While recent events are a clear, if potential, setback for democracy and media freedom in Georgia, to understand the repression of Rustavi 2 as either a clear reversal of a decade long trend of increasingly free media or evidence that the GD government is less democratic than its predecessor would be wrong. The former interpretation represents a grave misunderstanding of recent Georgian history; the latter is little more than a UNM talking point. The UNM’s decade in office saw a media policy that included, removing popular and often critical political talk shows from the air, violently seizing control of an opposition media station, excluding opposition voices from government controlled stations and, particularly in 2012, legal shenanigans aimed at precluding opposition controlled stations from reaching voters.

These points that the GD has implicitly tried to muster in its defense are accurate, but not relevant. It is cold comfort to the Georgian people, or Georgia’s friends and supporters internationally, that the GD is, on balance, better on free media than its UNM predecessor. This low bar was never the goal of the GD when it came to power. They campaigned in 2012 on the promise that they would bring democratic reform to Georgia, not just that they would be marginally better than their semi-authoritarian predecessor.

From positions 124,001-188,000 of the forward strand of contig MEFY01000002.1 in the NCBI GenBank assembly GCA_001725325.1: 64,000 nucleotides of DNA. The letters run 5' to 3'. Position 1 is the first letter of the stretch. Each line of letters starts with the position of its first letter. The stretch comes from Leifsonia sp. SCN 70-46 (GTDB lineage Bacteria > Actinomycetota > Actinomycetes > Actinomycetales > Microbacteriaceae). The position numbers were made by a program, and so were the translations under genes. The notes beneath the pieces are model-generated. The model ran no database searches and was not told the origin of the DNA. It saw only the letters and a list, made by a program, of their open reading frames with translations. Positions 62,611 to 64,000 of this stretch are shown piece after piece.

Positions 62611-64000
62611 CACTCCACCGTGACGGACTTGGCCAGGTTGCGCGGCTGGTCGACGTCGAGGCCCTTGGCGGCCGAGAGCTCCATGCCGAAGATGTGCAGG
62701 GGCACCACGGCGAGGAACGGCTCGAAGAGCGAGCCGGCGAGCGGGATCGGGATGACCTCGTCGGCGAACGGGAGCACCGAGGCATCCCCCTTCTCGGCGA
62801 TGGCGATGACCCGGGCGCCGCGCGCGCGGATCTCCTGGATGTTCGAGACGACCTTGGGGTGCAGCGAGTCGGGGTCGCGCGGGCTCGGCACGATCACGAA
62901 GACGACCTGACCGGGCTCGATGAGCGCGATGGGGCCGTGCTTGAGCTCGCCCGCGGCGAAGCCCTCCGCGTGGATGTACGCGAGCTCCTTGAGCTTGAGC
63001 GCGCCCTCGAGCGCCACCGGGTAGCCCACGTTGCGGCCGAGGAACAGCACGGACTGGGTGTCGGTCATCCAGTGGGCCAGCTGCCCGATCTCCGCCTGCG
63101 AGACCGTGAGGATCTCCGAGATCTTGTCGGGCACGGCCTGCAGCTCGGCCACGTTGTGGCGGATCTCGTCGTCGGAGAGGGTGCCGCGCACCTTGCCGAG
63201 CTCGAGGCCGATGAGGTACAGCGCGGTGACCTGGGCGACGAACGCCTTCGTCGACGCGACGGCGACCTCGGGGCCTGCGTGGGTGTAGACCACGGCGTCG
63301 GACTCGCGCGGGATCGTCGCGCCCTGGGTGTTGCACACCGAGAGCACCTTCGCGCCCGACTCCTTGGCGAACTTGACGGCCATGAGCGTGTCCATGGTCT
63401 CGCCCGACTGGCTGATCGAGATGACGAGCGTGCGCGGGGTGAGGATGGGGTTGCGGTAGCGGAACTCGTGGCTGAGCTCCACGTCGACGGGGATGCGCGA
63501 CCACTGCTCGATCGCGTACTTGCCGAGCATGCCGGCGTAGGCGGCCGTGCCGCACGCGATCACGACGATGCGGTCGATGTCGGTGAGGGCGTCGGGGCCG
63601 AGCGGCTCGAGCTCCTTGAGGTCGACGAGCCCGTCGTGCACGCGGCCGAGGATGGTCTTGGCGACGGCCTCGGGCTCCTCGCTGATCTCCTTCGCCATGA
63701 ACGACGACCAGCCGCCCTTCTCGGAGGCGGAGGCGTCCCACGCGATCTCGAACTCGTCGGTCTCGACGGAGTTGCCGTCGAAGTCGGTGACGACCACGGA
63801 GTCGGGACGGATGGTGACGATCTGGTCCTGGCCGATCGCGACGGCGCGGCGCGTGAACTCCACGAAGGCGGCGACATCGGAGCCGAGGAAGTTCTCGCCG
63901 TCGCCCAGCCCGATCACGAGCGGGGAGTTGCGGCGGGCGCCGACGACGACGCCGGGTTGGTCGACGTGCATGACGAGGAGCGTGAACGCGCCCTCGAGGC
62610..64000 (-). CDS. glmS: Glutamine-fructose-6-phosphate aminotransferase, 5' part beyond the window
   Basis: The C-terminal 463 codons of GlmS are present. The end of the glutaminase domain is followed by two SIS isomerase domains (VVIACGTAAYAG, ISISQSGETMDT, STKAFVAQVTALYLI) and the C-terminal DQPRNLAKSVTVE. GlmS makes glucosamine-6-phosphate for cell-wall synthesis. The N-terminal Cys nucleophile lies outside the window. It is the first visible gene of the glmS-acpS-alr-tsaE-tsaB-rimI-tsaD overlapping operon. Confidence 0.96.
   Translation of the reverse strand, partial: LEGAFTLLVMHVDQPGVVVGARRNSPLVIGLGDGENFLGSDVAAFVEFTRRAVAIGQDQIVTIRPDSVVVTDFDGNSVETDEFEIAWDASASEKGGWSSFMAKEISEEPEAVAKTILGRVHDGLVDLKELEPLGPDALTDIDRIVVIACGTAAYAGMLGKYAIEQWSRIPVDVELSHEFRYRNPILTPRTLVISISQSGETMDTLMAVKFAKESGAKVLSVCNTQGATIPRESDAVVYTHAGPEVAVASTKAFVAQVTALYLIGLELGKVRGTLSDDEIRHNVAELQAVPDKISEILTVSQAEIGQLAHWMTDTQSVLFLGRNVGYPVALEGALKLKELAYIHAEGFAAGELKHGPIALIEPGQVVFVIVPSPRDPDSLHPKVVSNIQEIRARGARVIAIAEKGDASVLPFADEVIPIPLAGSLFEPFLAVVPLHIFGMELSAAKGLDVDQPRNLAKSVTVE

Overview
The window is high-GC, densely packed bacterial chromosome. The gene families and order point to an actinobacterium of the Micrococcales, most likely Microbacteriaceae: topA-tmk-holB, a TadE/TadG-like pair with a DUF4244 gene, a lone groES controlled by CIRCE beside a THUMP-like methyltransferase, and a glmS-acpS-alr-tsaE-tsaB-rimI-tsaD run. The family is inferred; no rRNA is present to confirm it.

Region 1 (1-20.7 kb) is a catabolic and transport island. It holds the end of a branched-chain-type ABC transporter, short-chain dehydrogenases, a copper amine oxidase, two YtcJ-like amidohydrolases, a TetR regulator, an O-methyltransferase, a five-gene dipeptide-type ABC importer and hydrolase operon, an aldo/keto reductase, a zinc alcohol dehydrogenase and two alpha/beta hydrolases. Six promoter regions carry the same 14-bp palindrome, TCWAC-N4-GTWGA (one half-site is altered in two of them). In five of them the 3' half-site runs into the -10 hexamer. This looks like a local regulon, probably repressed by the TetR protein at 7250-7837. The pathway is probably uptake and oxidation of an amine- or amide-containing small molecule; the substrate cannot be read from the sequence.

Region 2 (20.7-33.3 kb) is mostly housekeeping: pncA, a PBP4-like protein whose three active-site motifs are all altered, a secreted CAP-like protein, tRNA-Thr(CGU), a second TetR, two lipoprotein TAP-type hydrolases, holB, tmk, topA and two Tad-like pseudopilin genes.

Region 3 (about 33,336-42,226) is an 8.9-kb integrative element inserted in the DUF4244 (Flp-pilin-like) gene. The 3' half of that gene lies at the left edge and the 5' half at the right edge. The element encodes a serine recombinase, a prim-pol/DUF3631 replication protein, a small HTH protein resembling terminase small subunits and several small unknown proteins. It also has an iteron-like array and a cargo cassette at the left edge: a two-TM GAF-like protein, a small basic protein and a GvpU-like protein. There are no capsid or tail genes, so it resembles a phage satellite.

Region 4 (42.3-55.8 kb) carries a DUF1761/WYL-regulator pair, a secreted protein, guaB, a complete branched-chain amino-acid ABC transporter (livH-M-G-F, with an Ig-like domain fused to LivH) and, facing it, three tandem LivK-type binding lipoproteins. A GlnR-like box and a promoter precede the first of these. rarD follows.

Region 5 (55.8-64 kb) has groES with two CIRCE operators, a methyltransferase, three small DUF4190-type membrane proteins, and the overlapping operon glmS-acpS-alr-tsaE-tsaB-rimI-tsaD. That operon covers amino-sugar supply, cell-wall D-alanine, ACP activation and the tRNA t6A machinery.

The international response to the court ordered change of management at Rustavi 2 has been clear and unequivocal, but it is also a reminder of the limited ways the west has of exercising leverage over Georgia. The critical statements have succinctly expressed western disappointment and concern about these developments; and some in Georgia have, rightly, pointed out that actions like this damage Georgia’s international image and reputation. The actual policy impact of this is less clear.

Political opponents of the Georgian government can argue that GD shortsightedness has cost Tbilisi its chance of receiving a MAP at the upcoming Warsaw NATO summit. While it is true that NATO countries are not happy about what they see as the shrinking space for media freedom in Georgia, it is equally true that Georgia’s chances of getting into NATO anytime soon were quite slim even before this event. Thus, NATO countries cannot threaten to take something away from Georgia that they were not prepared to give them in the first place, Although few Georgian leaders will say that publicly, many understand that to be the case. Thus the concern and anger in the west about the Rustavi 2 judgment is genuine, but it is very unlikely to lead to any major western country to cut assistance, walk away from Georgia or substantially restructure its relationship with Tbilisi.